Project Description

Read “Part 2” of our interview highlights with Community Group leaders Benica Kim & Christina Kim, as they share about our core value of the Gospel transforming us into becoming community-dependent.

Why Community Groups?

Christina Kim: While there are so many ways I could answer this question, I am reminded of a moment in Apostle Paul’s ministry that is highlighted in Acts 16. In Philippi, he meets a cast of characters: a rich woman, a demon possessed slave girl, and a Roman jailer. All three were incredibly different. All three probably had worldly communities they were a part of. Yet, with one encounter with Paul and company, everything they thought they knew turned upside down. In one situation it was through intelligent discourse, in another it was rebuke, and in the last it was a miracle paired with an act of mercy. It couldn’t have just been Paul, but rather the person Paul was pointing to: Jesus Christ. Simply put, to me Community Group is a small sampling of church—a place where people of different educational, cultural, and socio-economical backgrounds can gather and be challenged with one prevailing truth through our interactions. Yes, we probably wouldn’t have met otherwise yet somehow our paths have crossed. Your personal circle is one you choose (I know this all too well), but you aren’t challenged by the known. Acts 16 shows us that God uses others to shake us up in a way that reaches us.

Benica Kim: As our values state, community-dependence is something that is vital to our church as we walk together to live Gospel-centered lives. If we had to rank our values in order of importance, after being Gospel-centered, I would say that being community-dependent is next. Community group is a safe place where people can continue to extend the warmth that starts on Sunday but provides a more intimate setting to live it out. It is a place where people can share their brokenness of sin and receive reminders of hope that is found in the Gospel. It is a place where people from different walks of life, different life stages, and different backgrounds can come together for the sake of the Gospel and become friends. I have seen and been part of a group of strangers that over the course of consistent, intentional meetings, grew to become a family. I have witnessed people shoulder each other’s burdens, cry through the toughest struggles, and rejoice in abundant blessings. This doesn’t happen overnight and it doesn’t happen naturally. It is through consistent, intentional gatherings that grow deeper, more meaningful relationships. That happens through community groups. That is community.

How has Community Group shaped you?

CK: If I had to be honest, I took “community” for granted for so long. I think I lacked it and so I tried to search for it in other ways. It wasn’t until I lived abroad, completely cut off from everyone I knew in a foreign land, that I realized what I had voluntarily gave up. I lived the life any introvert dreams to have: I answered to no one, I spent money the way I wanted, no one questioned me, I just lived life. But the more I “lived” it, the less like living it became. Not only was it lonely but it was also insanely self-centered—and I make for pretty terrible company to always be around! Both the existence and the absence of community have played such vital roles in my life. I have been taught, challenged, and shown great acts of mercy that have mirrored what Jesus has done in my life. My view of the gospel is so one-dimensional. I need others to show me the nuances and make Jesus even more beautiful. It not only brings me back to the Gospel but those around give me a future hope when it’s dark, and guidance when I can’t see myself out. As a result, repentance comes, change happens, and resilience and praise grows.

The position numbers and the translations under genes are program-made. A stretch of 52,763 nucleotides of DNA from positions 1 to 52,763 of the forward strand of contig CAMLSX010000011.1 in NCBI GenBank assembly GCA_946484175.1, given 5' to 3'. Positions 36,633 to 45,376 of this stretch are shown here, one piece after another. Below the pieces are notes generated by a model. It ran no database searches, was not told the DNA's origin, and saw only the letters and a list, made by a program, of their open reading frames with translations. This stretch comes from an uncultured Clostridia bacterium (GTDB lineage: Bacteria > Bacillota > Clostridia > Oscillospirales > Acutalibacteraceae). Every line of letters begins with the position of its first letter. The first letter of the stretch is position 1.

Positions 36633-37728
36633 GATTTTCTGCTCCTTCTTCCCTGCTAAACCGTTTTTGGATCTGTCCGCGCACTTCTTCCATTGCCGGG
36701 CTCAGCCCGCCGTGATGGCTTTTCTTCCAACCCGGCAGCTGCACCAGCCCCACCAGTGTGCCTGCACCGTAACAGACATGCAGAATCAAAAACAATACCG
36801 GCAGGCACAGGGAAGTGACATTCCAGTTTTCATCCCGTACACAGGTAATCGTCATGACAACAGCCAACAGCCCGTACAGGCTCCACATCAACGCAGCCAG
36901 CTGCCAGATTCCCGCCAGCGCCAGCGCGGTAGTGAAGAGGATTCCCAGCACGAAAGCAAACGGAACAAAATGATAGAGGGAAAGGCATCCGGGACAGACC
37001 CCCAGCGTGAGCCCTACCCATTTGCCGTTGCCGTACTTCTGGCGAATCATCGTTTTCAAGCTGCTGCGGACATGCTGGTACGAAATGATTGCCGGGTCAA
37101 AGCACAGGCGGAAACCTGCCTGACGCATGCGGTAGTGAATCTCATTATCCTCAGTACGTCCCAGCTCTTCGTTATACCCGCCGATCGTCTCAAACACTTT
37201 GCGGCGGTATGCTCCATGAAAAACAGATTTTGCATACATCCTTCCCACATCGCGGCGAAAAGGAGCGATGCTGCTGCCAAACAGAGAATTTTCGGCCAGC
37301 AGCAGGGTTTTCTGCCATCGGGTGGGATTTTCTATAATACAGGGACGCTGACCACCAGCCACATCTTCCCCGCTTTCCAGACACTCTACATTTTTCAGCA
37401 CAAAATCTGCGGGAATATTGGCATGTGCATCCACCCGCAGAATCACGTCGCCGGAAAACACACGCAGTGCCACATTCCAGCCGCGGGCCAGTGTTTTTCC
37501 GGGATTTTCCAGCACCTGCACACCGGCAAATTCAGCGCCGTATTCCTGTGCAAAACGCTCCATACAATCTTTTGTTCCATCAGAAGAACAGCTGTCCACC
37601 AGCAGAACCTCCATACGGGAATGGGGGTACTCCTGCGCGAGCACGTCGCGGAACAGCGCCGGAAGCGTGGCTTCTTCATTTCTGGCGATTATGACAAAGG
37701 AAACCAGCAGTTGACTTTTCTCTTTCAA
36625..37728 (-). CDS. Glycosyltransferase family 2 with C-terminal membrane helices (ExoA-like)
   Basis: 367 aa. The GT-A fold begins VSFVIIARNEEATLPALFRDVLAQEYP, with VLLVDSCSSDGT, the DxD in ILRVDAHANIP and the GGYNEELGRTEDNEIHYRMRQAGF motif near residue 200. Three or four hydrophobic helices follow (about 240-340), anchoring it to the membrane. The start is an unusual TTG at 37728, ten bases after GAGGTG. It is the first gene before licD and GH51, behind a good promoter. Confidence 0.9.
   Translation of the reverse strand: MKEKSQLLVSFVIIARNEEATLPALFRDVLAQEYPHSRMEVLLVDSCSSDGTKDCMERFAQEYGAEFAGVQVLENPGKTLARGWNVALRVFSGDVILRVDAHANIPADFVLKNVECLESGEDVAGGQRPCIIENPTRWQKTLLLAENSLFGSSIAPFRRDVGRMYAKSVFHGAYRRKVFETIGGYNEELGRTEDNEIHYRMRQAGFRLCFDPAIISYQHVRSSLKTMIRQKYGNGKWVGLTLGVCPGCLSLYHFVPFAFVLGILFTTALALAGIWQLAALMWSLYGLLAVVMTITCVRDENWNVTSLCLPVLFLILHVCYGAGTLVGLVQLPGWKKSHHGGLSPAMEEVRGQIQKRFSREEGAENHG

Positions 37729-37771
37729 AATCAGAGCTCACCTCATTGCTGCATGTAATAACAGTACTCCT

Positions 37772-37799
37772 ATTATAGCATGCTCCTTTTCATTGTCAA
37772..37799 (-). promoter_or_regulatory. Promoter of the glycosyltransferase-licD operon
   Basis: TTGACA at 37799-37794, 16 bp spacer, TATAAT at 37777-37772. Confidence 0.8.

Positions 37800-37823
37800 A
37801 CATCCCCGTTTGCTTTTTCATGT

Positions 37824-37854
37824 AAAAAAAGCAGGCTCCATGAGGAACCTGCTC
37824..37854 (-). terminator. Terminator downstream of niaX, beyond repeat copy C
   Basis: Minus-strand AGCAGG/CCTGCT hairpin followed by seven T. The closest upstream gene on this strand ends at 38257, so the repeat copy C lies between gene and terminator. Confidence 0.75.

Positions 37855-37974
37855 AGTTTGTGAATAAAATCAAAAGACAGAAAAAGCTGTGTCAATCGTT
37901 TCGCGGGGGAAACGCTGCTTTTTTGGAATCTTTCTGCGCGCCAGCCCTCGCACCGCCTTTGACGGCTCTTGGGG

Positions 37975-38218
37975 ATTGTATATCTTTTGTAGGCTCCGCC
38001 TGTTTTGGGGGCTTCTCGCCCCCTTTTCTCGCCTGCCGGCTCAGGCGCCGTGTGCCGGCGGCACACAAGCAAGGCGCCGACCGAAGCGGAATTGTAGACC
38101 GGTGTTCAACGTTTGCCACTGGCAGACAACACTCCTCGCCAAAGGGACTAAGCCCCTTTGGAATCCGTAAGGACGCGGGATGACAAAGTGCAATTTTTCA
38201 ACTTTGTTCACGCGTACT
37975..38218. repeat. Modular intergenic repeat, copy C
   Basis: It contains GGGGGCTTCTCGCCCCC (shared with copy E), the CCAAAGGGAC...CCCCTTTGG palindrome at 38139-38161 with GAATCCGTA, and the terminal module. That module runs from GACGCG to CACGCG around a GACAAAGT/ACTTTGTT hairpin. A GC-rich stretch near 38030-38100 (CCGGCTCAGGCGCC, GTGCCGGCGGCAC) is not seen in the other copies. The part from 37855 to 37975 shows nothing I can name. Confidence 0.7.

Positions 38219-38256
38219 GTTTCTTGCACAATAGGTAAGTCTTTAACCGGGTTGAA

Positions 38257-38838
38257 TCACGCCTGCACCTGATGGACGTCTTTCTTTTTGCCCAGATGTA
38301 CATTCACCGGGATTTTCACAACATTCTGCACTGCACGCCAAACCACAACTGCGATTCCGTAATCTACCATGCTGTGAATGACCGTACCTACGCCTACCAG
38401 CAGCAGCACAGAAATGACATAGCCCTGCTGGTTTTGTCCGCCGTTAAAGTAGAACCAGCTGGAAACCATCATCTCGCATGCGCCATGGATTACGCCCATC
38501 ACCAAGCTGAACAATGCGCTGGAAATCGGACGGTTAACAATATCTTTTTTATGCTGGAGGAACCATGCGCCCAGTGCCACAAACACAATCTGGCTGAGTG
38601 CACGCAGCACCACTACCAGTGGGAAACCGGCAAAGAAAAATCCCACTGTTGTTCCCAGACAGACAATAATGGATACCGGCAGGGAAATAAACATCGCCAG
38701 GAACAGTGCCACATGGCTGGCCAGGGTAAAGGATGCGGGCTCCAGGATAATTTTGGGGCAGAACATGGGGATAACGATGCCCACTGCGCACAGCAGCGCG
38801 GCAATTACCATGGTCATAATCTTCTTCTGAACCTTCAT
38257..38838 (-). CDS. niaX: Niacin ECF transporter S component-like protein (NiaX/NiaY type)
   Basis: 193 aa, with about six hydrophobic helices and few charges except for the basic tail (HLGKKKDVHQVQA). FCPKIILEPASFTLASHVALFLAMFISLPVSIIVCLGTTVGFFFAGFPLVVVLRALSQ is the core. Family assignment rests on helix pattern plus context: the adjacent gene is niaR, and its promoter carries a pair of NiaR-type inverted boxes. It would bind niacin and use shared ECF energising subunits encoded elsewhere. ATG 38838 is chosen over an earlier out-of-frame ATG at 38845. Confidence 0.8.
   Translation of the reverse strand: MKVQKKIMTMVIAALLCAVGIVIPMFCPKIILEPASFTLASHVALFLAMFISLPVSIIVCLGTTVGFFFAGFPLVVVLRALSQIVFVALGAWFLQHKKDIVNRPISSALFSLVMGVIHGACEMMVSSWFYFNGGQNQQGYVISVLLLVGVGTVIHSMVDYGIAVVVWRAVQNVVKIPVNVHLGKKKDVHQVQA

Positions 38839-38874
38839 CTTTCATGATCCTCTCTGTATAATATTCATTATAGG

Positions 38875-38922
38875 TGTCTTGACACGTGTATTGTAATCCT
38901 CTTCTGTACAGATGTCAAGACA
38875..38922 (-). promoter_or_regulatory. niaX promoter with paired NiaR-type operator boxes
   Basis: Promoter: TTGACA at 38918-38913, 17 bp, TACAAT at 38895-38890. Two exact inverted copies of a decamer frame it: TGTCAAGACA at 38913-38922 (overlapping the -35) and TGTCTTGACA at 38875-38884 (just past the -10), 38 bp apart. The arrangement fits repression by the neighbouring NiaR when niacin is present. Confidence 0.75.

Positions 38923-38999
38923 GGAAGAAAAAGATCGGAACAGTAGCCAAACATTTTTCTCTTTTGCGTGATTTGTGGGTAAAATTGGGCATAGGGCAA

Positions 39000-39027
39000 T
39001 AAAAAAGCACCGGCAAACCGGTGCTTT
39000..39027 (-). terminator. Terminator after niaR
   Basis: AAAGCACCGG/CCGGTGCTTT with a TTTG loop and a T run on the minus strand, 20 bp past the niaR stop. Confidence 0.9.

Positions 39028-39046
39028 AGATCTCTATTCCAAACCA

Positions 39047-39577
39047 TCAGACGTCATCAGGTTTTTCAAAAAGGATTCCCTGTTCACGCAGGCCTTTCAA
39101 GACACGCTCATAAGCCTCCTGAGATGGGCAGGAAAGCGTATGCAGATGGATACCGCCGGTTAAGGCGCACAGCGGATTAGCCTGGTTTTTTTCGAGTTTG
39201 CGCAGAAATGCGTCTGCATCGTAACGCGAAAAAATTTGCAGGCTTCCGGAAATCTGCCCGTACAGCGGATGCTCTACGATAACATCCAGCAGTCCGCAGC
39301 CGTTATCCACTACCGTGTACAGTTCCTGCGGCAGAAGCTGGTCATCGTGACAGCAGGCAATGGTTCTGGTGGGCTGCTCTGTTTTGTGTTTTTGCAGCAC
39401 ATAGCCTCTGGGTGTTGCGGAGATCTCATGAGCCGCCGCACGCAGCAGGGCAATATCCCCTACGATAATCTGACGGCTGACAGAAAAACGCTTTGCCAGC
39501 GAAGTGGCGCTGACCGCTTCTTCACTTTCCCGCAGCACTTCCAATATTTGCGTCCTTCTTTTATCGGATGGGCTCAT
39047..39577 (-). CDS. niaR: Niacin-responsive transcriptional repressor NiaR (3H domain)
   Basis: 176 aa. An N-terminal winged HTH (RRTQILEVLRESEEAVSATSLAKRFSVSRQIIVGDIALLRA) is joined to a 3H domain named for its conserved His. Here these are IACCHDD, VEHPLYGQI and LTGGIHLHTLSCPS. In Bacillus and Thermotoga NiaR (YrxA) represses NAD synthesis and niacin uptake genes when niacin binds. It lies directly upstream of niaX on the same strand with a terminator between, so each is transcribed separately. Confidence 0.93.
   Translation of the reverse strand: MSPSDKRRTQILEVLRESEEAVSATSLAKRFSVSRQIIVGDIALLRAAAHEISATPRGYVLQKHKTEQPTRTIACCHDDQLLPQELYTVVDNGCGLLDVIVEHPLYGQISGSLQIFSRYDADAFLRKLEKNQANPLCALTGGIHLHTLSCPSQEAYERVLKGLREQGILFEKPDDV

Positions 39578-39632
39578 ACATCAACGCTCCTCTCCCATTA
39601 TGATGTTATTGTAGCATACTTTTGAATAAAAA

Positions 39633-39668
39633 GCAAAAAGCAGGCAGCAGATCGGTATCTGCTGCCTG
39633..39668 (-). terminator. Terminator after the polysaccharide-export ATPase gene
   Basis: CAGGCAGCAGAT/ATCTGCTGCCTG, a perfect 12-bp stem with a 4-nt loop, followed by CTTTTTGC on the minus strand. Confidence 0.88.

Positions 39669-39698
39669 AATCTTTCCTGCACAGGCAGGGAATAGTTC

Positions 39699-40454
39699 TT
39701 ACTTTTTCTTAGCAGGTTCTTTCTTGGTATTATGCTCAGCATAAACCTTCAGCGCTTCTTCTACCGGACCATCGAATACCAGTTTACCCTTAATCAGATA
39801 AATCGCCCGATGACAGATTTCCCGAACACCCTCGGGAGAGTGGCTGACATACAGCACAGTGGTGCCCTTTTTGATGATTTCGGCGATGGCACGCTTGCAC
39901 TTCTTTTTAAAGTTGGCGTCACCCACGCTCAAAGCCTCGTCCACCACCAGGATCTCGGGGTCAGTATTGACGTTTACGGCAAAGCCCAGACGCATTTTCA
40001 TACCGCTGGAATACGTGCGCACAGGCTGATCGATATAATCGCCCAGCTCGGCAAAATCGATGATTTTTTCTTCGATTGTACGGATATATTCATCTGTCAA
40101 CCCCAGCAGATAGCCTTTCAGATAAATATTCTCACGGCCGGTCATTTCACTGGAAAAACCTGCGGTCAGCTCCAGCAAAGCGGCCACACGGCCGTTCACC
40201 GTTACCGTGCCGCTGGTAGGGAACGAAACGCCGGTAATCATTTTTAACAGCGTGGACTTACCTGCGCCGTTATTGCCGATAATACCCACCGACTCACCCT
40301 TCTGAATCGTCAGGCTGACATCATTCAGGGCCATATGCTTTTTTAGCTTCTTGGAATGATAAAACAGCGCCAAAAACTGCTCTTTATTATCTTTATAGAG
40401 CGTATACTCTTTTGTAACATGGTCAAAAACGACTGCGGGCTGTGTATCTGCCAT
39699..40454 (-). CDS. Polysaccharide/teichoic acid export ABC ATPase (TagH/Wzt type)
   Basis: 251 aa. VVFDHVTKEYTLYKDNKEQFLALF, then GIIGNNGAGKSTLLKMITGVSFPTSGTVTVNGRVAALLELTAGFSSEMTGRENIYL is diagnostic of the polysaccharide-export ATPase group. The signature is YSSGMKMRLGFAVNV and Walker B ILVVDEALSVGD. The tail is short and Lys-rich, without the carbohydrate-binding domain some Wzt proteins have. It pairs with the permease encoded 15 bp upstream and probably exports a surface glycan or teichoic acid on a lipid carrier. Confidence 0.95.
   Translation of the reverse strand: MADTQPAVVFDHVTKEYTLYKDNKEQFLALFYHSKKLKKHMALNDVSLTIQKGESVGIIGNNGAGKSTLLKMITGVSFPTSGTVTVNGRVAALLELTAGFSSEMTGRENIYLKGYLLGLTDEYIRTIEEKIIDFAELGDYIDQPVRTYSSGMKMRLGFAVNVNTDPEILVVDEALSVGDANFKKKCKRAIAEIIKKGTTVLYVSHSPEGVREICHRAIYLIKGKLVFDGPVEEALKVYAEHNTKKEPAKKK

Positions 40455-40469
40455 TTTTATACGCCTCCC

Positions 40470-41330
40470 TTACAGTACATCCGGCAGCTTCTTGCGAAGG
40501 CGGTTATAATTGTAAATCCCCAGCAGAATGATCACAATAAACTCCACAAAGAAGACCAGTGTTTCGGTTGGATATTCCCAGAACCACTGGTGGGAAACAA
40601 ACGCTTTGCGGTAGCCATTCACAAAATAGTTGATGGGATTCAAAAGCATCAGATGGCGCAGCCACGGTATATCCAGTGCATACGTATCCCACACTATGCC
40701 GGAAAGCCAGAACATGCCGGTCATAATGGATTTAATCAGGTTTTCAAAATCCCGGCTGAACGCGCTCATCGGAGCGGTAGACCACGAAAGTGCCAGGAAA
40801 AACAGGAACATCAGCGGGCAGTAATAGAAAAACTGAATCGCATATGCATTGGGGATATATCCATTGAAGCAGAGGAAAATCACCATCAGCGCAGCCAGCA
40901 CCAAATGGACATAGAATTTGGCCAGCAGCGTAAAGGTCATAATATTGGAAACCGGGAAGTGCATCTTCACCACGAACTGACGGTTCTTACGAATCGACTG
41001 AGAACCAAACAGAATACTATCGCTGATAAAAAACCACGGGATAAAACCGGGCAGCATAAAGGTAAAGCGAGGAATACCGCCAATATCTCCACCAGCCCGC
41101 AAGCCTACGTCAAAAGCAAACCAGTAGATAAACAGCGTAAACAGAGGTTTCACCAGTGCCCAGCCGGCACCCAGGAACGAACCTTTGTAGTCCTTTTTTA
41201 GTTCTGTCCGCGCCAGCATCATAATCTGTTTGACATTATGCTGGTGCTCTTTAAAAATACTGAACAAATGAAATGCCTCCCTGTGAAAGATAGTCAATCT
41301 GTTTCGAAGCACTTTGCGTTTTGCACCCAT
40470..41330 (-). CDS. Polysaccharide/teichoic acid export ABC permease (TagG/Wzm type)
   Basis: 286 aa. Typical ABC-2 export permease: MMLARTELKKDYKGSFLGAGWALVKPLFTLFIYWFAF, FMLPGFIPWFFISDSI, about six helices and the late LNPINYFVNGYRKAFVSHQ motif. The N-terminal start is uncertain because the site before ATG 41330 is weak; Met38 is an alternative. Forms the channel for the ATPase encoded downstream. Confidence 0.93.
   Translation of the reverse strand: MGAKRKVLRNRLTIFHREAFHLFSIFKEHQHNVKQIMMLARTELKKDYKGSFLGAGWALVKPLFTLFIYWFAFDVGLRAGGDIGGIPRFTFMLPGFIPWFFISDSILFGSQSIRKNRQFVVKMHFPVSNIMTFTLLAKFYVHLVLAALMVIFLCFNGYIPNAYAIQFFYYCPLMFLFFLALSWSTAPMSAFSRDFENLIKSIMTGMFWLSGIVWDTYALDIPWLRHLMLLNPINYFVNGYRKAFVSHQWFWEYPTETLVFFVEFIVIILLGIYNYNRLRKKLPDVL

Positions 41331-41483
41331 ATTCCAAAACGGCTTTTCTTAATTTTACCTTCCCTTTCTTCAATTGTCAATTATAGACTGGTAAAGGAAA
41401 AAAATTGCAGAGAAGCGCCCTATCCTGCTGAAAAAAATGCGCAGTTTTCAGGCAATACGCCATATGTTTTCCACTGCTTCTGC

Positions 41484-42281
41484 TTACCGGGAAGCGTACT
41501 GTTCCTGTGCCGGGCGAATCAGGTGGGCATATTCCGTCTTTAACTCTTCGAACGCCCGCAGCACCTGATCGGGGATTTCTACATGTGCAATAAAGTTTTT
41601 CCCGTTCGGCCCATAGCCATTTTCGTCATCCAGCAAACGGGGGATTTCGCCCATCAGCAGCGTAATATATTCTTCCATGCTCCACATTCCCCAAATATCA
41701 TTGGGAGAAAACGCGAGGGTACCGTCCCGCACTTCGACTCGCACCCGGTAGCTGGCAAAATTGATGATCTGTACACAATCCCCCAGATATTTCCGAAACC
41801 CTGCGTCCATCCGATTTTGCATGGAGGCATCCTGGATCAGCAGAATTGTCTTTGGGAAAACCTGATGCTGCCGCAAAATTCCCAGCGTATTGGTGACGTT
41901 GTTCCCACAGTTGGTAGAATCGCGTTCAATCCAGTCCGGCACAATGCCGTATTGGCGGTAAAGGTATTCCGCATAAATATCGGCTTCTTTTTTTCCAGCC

BK: I consider myself truly blessed to be part of a warm, Gospel-loving community here at Metro. Through many conversations, meals, and gatherings I have seen this community really come together. When life is easy and things are going smoothly, it’s a lot easier to say that we value community. But when life gets hard and difficult, that is when we are truly put to the test. Last year was that test for me.  As I was struggling through the pain, I found myself drawing more and more inward. The community that I once valued so highly was now being kept at bay. But try as I wanted to hide away, people did not let me and they relentlessly reminded me of the truth that is found in the Gospel. As I started to draw away from community, I realized that my relationship with our Father was just as distant. I was living a life that centered around my own needs and wants. It was through individual people as well as the community as a whole that I was pointed towards Christ. It was through their counsel of truth, demonstrations of love, and reminders of hope that I began to see the greater truth, love, and hope that I already have in our Savior. Trusting, depending, and being vulnerable with my struggles have helped me to understand that this life is not about me. It was through this trying time that I realized the difference between being part of a community and being dependant upon one. Community dependance is an earthly reminder of the dependance we should have upon our Lord and Savior, Jesus Christ. I want to thank this community for reminding me of that.